Women’s History Month: my perspective

by Lt. Col. Jennifer Trinkle
86th Aeromedical Evacuation Squadron

As we celebrate Women’s History Month, I’m taking the time to reflect and consider how the roles of female military members have evolved in the past 80 years.

Women have gone from a volunteer role to leading military career fields. We stand at a momentous point in military history and I feel a need to honor those women who have developed and mentored the Airmen, Soldiers, Sailors and Marines into the warriors of today. If it were not for their courage and sacrifice, I would never have been inspired to develop a military career of my own.

It has long been known women played an important role during World War I and World War II. As the men went off to war, females filled the jobs left behind. However, a few adventurous souls chose to volunteer and aid the military. I can remember my grandmother telling me stories about her service as a Women’s Army Corps officer or my great aunt Madeline telling me of her nursing service in the Women’s Army Auxiliary Corps. Women like these were the first to serve and acted as a catalyst to mold the military women of today.

The 1960s and 1970s brought changes on many levels. The Vietnam conflict was the center of debate. More than 7,500 women served on active duty and upwards of 11,000 were in civilian roles. Women’s careers were mainly nurses, air traffic controllers, intelligence officers and a few other professions. One of my heroes from this era was Capt. Mary Therese Klinker, a flight nurse assigned to Clark Air Base in the Philippines. Klinker played a key role in Operation Babylift during the Vietnam War. Her courageous acts in the evacuation of Vietnamese orphans to the U.S. supported the humanitarian efforts. On April 4, 1975, Klinker paid the ultimate price when the C-5A Galaxy that was used during this operation crashed, killing all on board. Klinker was posthumously awarded the Airman’s Medal for Heroism and the Meritorious Service Medal.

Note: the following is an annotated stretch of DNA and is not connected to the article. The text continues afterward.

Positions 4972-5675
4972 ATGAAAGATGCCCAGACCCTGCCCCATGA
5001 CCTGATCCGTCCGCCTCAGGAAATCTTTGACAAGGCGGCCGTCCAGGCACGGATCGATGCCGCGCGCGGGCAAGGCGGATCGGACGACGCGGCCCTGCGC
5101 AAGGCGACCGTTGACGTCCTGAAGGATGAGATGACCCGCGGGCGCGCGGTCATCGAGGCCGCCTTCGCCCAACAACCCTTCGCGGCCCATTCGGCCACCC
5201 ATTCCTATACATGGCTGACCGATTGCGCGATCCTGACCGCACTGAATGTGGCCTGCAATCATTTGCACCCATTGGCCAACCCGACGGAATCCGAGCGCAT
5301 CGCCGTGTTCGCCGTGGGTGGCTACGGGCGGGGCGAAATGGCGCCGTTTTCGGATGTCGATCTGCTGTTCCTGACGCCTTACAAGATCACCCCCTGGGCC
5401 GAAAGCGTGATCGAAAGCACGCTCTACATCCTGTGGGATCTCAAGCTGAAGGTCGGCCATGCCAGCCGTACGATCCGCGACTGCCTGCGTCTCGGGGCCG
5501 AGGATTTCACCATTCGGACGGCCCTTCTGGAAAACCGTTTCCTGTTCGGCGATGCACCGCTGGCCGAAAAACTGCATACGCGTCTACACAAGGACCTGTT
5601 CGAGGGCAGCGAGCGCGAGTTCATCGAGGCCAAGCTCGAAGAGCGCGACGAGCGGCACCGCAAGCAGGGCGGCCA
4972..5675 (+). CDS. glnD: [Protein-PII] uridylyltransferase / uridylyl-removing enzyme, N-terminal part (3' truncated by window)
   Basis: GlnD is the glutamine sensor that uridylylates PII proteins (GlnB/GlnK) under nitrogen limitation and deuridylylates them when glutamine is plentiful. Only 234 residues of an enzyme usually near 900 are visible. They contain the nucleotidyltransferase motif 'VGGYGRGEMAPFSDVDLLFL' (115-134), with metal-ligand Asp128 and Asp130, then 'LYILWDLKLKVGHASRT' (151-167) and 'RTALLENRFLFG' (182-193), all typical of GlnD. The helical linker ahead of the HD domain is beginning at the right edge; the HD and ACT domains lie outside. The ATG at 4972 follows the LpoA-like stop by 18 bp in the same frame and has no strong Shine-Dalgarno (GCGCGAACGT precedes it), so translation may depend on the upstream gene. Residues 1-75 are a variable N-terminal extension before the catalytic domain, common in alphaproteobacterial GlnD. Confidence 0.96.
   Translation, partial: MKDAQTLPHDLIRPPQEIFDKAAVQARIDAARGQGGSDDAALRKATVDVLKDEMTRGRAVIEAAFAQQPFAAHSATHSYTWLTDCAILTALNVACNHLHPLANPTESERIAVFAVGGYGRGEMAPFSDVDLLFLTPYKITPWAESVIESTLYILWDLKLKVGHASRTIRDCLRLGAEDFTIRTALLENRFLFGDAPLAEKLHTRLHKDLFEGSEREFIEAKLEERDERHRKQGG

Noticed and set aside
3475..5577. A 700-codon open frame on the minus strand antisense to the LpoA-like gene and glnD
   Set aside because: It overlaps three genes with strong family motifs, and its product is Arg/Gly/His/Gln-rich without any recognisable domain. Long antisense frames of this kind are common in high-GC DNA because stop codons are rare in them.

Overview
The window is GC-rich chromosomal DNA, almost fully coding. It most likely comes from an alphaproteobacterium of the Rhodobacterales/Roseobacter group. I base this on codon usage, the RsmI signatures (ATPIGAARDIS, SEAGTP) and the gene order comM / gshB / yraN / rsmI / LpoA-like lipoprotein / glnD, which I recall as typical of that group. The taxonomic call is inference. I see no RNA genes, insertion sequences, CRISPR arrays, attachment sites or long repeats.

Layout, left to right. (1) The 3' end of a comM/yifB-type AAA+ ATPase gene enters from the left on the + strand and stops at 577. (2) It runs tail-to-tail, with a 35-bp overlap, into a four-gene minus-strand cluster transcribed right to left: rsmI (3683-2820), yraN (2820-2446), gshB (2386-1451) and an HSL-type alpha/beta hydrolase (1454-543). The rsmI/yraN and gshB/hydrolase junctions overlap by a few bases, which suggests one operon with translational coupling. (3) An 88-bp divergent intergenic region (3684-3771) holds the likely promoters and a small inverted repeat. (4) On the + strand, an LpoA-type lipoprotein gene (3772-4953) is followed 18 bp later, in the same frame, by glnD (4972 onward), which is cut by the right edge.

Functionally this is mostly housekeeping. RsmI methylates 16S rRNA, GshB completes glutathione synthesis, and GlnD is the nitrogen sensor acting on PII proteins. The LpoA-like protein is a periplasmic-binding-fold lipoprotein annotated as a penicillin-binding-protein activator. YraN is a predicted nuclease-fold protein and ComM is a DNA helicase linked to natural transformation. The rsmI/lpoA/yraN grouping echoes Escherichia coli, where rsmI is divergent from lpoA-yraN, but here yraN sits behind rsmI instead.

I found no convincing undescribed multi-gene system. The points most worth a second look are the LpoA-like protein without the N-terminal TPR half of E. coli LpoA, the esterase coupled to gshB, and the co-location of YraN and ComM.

During the 1980s, it was Sally Ride who broke the barriers in aviation and space flight. Sally became the first American woman in space and went on to crew two missions aboard the space shuttle. She opened the door for women in what have been considered unconventional military roles.

In the 1990s, the world watched as media franchises promoted the female warrior and an entire nation witnessed operations Desert Shield and Desert Storm unfold right in our living rooms. More than 40,000 women were deployed to these combat zones. We observed these Airmen exceed as jet tanker pilots, guards in charge of prisoners of war, and transport troops who delivered needed supplies. These women did everything except engage in ground combat. Sixteen women died during this war, and Army Spc. Melissa Rathburn and Maj. Rhonda L. Cornum were captured as POWs.

In 2001, the World Trade Center was attacked. Operations Enduring Freedom and Iraqi Freedom commenced. Women made up 14 percent of the U.S. military with 165,000 women enlisted and 35,000 serving as officers. We watched as Leigh Ann Hester became the first woman to receive the Silver Star for exceptional valor in close-quarters combat after leading her team in a 25-minute fire fight. We acknowledged with pride the countless female aviators who departed on aerial combat missions and honor the female medics who redefined combat medicine resulting in a 98 percent survival rate.

These women of the past have brought us to where we stand today and for that I am thankful. As we look into the future of our women in the military, we find ourselves at what some may call the last hurdle. In January, Defense Secretary Leon Panetta announced the ban on women serving in combat roles would be lifted. The change will be gradual and each branch of the military has until 2016 to request exceptions. I believe the women serving in the U.S. military are ready to move forward in this chapter in history. We have proven our dedication to the mission and sacrifice for our country. As our roles continue to evolve we must look to the past and remind ourselves of those who came before us. We need to continue to mentor, lead and prepare our military women for tomorrow’s mission.

It is our responsibility as leaders to ensure we eliminate the threat of sexual harassment and assaults that plague our Airmen in today’s society. We must deliver a brighter future for the new officers and enlisted joining our forces today. Now is the time to mentor these Airmen, Soldiers and Sailors into the heroes of tomorrow.